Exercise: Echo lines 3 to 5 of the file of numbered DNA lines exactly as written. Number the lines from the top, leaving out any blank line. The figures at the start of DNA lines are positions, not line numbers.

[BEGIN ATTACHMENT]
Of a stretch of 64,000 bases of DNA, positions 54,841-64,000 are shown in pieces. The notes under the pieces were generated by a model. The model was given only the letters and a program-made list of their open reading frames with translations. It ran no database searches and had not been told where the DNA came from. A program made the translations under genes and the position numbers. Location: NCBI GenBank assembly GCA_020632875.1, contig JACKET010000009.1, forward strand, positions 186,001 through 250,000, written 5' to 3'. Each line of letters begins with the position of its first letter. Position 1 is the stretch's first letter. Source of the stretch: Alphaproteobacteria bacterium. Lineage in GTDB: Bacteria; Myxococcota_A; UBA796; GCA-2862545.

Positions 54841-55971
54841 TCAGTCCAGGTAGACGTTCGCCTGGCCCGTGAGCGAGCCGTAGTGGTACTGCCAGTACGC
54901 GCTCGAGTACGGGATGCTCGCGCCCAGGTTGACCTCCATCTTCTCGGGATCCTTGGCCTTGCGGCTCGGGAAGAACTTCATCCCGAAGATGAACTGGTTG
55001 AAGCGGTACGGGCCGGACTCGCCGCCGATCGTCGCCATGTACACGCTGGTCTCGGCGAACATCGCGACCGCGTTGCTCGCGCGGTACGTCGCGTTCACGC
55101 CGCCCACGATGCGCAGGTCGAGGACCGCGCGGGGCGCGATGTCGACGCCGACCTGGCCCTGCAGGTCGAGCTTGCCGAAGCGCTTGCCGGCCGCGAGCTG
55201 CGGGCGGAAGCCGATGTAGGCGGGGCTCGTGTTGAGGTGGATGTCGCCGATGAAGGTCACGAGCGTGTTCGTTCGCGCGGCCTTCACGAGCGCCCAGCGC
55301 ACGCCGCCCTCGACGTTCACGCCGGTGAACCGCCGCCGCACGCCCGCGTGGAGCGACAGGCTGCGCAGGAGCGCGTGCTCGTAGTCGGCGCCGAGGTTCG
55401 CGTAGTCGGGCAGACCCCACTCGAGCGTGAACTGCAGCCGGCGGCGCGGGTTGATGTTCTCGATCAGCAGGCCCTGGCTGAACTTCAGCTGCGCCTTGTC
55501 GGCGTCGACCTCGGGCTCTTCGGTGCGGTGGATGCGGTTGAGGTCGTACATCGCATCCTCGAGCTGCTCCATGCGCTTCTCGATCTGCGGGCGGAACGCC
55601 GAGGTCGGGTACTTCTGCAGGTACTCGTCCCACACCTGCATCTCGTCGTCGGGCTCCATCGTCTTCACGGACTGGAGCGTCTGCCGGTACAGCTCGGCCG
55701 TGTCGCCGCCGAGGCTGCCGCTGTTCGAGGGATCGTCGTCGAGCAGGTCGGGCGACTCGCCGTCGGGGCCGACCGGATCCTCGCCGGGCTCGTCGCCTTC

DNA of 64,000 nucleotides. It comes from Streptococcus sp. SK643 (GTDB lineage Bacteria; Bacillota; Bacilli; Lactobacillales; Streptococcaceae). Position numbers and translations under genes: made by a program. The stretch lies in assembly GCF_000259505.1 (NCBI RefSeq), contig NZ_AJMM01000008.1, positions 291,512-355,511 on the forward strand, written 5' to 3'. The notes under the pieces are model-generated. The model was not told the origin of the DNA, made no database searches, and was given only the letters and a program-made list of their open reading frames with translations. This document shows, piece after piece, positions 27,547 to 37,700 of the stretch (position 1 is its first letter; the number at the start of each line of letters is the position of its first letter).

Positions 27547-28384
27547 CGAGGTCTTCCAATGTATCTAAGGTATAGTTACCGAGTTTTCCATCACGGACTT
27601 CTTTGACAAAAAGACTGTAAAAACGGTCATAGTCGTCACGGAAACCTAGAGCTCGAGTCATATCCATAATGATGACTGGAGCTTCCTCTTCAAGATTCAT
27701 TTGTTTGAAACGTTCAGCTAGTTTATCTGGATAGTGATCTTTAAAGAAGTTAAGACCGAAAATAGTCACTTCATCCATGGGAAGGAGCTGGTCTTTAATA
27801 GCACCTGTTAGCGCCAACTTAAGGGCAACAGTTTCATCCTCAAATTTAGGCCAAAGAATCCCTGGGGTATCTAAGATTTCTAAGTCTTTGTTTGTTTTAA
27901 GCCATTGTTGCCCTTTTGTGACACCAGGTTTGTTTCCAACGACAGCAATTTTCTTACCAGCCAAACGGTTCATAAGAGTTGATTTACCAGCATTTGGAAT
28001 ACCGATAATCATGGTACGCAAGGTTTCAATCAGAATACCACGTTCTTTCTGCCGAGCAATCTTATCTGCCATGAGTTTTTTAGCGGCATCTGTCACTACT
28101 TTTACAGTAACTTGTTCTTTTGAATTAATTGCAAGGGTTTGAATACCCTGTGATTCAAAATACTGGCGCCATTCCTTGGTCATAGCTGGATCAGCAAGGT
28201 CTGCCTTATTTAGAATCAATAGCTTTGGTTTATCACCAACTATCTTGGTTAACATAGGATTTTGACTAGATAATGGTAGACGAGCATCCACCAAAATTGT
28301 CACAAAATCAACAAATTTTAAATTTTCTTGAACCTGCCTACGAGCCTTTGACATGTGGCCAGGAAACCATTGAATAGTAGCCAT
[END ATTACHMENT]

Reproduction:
54841 TCAGTCCAGGTAGACGTTCGCCTGGCCCGTGAGCGAGCCGTAGTGGTACTGCCAGTACGC
54901 GCTCGAGTACGGGATGCTCGCGCCCAGGTTGACCTCCATCTTCTCGGGATCCTTGGCCTTGCGGCTCGGGAAGAACTTCATCCCGAAGATGAACTGGTTG
55001 AAGCGGTACGGGCCGGACTCGCCGCCGATCGTCGCCATGTACACGCTGGTCTCGGCGAACATCGCGACCGCGTTGCTCGCGCGGTACGTCGCGTTCACGC